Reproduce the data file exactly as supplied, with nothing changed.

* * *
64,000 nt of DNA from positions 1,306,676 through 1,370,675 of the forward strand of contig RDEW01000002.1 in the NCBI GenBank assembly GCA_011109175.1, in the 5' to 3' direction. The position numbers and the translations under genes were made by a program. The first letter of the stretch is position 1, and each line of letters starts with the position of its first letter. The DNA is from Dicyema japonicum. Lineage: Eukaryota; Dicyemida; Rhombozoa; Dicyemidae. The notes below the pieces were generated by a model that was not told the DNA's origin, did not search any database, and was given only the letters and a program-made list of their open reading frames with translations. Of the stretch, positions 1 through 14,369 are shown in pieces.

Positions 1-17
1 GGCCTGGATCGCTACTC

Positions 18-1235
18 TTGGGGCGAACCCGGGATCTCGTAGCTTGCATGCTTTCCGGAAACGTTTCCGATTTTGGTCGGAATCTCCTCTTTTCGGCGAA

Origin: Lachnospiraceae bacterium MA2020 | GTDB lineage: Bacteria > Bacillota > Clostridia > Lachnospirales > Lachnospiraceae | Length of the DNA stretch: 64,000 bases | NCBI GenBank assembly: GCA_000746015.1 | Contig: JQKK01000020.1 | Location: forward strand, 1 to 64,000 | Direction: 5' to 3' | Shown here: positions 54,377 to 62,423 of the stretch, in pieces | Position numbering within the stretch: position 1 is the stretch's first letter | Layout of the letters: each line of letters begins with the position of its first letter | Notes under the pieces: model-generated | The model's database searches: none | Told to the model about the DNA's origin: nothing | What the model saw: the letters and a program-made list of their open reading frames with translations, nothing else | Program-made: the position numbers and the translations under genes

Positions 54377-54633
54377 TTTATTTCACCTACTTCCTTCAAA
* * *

64,000 nt of DNA from positions 1,306,676 through 1,370,675 of the forward strand of contig RDEW01000002.1 in the NCBI GenBank assembly GCA_011109175.1, in the 5' to 3' direction. The position numbers and the translations under genes were made by a program. The first letter of the stretch is position 1, and each line of letters starts with the position of its first letter. The DNA is from Dicyema japonicum. Lineage: Eukaryota; Dicyemida; Rhombozoa; Dicyemidae. The notes below the pieces were generated by a model that was not told the DNA's origin, did not search any database, and was given only the letters and a program-made list of their open reading frames with translations. Of the stretch, positions 1 through 14,369 are shown in pieces.

Positions 1-17
1 GGCCTGGATCGCTACTC

Positions 18-1235
18 TTGGGGCGAACCCGGGATCTCGTAGCTTGCATGCTTTCCGGAAACGTTTCCGATTTTGGTCGGAATCTCCTCTTTTCGGCGAA

Origin: Lachnospiraceae bacterium MA2020 | GTDB lineage: Bacteria > Bacillota > Clostridia > Lachnospirales > Lachnospiraceae | Length of the DNA stretch: 64,000 bases | NCBI GenBank assembly: GCA_000746015.1 | Contig: JQKK01000020.1 | Location: forward strand, 1 to 64,000 | Direction: 5' to 3' | Shown here: positions 54,377 to 62,423 of the stretch, in pieces | Position numbering within the stretch: position 1 is the stretch's first letter | Layout of the letters: each line of letters begins with the position of its first letter | Notes under the pieces: model-generated | The model's database searches: none | Told to the model about the DNA's origin: nothing | What the model saw: the letters and a program-made list of their open reading frames with translations, nothing else | Program-made: the position numbers and the translations under genes

Positions 54377-54633
54377 TTTATTTCACCTACTTCCTTCAAA